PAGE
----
Advanced Search
MyIDEAS: Login to save this article or follow this journal

Intergenerational income mobility: The transmission of socio-economic status in Spain

Contents:

Author Info

  • Pascual, Marta

Abstract

Intergenerational income mobility affects equal opportunity norms and it is very important to analyse the extent to which income status passed from generation to generation. This paper is focused on the study of intergenerational transmission of socio-economic status in Spain using data from the European Community Household Panel. In particular, the relationship between earnings and occupational status of parents and their children are analysed. The evidence obtained suggests that individual income depends on the socio-economic status of their parents. Thus, some reforms, specially school and health policies could modify the equality of opportunity.

Download Info

If you experience problems downloading a file, check if you have the proper application to view it first. In case of further problems read the IDEAS help page. Note that these files are not on the IDEAS site. Please be patient as the files may be large.
File URL: http://www.sciencedirect.com/science/article/B6V82-4X60T71-1/2/863fe12d03c34cffbc7e836f74c9a80d
Download Restriction: Full text for ScienceDirect subscribers only

As the access to this document is restricted, you may want to look for a different version under "Related research" (further below) or search for a different version of it.

Bibliographic Info

Article provided by Elsevier in its journal Journal of Policy Modeling.

Volume (Year): 31 (2009)
Issue (Month): 6 (November)
Pages: 835-846

as in new window
Handle: RePEc:eee:jpolmo:v:31:y:2009:i:6:p:835-846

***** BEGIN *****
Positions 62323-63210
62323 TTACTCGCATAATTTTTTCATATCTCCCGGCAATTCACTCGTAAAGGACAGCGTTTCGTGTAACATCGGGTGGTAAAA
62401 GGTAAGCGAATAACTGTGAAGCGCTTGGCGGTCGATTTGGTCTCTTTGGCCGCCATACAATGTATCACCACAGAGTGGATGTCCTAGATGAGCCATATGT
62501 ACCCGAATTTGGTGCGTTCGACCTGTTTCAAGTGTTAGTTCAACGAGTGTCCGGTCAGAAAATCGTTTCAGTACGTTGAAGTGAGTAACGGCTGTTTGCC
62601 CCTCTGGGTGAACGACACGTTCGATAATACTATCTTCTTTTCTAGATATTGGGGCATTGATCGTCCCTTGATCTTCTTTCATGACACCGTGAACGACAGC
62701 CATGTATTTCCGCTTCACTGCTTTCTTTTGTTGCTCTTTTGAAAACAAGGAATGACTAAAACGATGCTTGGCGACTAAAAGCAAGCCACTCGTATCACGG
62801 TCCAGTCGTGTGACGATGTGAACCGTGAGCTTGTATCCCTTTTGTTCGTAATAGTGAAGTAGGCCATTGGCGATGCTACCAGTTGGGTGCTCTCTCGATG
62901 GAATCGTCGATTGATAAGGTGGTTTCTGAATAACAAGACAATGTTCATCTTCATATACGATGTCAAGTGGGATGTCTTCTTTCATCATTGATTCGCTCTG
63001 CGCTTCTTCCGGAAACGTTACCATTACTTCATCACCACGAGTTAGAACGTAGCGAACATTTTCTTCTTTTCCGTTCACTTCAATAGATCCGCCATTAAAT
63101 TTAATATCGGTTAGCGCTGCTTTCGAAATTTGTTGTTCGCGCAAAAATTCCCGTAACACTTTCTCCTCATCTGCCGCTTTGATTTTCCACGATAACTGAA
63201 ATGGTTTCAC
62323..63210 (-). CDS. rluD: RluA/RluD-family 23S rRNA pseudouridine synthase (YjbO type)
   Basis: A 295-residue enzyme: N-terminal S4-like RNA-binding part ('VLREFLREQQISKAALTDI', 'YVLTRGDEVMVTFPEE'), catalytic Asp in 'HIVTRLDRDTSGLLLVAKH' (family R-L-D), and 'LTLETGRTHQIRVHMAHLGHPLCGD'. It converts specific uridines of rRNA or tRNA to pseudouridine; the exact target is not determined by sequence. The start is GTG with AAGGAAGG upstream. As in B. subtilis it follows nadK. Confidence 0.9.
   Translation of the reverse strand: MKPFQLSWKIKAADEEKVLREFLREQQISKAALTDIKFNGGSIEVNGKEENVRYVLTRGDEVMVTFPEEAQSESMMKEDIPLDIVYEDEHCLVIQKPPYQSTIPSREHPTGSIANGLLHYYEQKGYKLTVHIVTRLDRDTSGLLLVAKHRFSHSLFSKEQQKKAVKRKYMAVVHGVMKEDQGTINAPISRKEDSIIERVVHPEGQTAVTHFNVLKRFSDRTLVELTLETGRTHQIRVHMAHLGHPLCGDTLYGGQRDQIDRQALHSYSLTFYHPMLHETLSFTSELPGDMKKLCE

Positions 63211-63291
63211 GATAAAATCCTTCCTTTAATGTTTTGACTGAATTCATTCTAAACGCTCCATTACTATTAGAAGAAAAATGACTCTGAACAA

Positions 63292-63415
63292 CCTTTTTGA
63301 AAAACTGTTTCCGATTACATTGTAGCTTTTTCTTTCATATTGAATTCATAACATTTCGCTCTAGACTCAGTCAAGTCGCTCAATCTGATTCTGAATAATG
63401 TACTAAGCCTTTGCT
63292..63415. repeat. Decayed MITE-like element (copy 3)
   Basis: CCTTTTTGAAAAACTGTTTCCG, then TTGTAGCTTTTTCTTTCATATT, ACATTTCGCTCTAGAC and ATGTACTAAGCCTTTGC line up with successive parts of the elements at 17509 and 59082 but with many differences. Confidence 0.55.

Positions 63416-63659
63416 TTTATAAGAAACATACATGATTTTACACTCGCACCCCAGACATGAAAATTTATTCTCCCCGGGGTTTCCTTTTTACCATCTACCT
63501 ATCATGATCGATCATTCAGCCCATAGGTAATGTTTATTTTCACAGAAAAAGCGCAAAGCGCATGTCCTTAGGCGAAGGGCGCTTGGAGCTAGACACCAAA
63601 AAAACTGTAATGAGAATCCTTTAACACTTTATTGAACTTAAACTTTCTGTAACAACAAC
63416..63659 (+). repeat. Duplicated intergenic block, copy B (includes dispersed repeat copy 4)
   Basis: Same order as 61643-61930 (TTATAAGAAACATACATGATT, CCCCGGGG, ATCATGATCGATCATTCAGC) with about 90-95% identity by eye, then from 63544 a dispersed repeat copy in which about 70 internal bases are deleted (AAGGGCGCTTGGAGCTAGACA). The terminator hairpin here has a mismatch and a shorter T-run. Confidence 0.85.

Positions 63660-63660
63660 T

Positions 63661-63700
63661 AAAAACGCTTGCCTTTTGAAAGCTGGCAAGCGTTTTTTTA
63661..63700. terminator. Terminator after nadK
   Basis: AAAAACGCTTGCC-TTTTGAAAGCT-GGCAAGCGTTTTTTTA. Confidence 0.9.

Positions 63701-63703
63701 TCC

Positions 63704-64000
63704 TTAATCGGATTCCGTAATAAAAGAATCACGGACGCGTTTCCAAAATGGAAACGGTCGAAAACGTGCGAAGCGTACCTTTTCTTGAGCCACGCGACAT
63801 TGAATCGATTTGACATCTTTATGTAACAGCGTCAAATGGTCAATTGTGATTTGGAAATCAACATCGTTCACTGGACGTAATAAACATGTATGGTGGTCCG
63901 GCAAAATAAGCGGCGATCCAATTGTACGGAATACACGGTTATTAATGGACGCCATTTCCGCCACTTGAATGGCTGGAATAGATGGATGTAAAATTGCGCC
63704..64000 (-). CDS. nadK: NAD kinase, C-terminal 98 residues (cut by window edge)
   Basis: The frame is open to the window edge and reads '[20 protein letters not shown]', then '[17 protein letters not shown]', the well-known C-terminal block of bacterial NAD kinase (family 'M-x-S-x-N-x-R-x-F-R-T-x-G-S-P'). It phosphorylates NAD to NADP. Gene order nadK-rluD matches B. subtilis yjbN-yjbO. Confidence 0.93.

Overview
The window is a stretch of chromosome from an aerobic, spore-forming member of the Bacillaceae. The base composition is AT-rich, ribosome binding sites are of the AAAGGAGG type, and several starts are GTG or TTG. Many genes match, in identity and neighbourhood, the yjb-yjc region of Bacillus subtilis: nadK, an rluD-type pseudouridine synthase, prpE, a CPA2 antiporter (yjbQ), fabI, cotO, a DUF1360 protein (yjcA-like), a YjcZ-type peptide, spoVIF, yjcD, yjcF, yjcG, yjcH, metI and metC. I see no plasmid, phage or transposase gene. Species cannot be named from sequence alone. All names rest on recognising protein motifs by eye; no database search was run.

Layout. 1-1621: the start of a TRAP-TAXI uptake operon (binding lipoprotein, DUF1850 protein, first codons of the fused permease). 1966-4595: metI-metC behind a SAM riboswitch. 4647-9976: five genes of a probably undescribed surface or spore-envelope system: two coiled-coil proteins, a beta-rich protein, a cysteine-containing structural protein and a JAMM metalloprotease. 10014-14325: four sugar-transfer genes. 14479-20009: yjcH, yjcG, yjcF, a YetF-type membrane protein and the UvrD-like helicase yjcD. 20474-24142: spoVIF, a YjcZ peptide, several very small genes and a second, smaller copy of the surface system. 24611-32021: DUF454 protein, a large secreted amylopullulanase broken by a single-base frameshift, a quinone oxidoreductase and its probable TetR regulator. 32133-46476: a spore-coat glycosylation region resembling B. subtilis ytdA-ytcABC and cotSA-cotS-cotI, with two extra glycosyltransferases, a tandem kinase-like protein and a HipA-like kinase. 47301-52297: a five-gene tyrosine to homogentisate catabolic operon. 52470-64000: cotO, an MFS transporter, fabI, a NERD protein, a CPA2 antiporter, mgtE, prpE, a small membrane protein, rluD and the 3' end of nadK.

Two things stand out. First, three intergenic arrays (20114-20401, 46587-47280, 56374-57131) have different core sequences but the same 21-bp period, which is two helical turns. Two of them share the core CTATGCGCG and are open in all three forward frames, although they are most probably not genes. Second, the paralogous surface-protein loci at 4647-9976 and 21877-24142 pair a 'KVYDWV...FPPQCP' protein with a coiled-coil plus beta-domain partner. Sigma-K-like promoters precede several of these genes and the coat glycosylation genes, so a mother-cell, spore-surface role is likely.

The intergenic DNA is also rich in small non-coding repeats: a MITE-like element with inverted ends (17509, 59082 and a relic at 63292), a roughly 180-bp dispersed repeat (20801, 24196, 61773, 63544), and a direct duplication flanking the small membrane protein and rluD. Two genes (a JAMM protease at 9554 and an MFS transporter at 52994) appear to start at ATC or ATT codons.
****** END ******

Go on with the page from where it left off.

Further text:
Contact details of provider:
Web page: http://www.elsevier.com/locate/inca/505735

Related research

Keywords: Income mobility Intergenerational mobility European Community Household Panel (ECHP);

References

References listed on IDEAS
Please report citation or reference errors to , or , if you are the registered author of the cited work, log in to your RePEc Author Service profile, click on "citations" and make appropriate adjustments.:
as in new window
  1. Lillard, Lee A & Willis, Robert J, 1978. "Dynamic Aspects of Earning Mobility," Econometrica, Econometric Society, vol. 46(5), pages 985-1012, September.
  2. Fields, Gary S. & Ok, Efe A., 1996. "The Meaning and Measurement of Income Mobility," Journal of Economic Theory, Elsevier, vol. 71(2), pages 349-377, November.
  3. Pekkarinen, Tuomas & Uusitalo, Roope & Pekkala, Sari, 2006. "Education Policy and Intergenerational Income Mobility: Evidence from the Finnish Comprehensive School Reform," IZA Discussion Papers 2204, Institute for the Study of Labor (IZA).
  4. Shorrocks, A F, 1978. "The Measurement of Mobility," Econometrica, Econometric Society, vol. 46(5), pages 1013-24, September.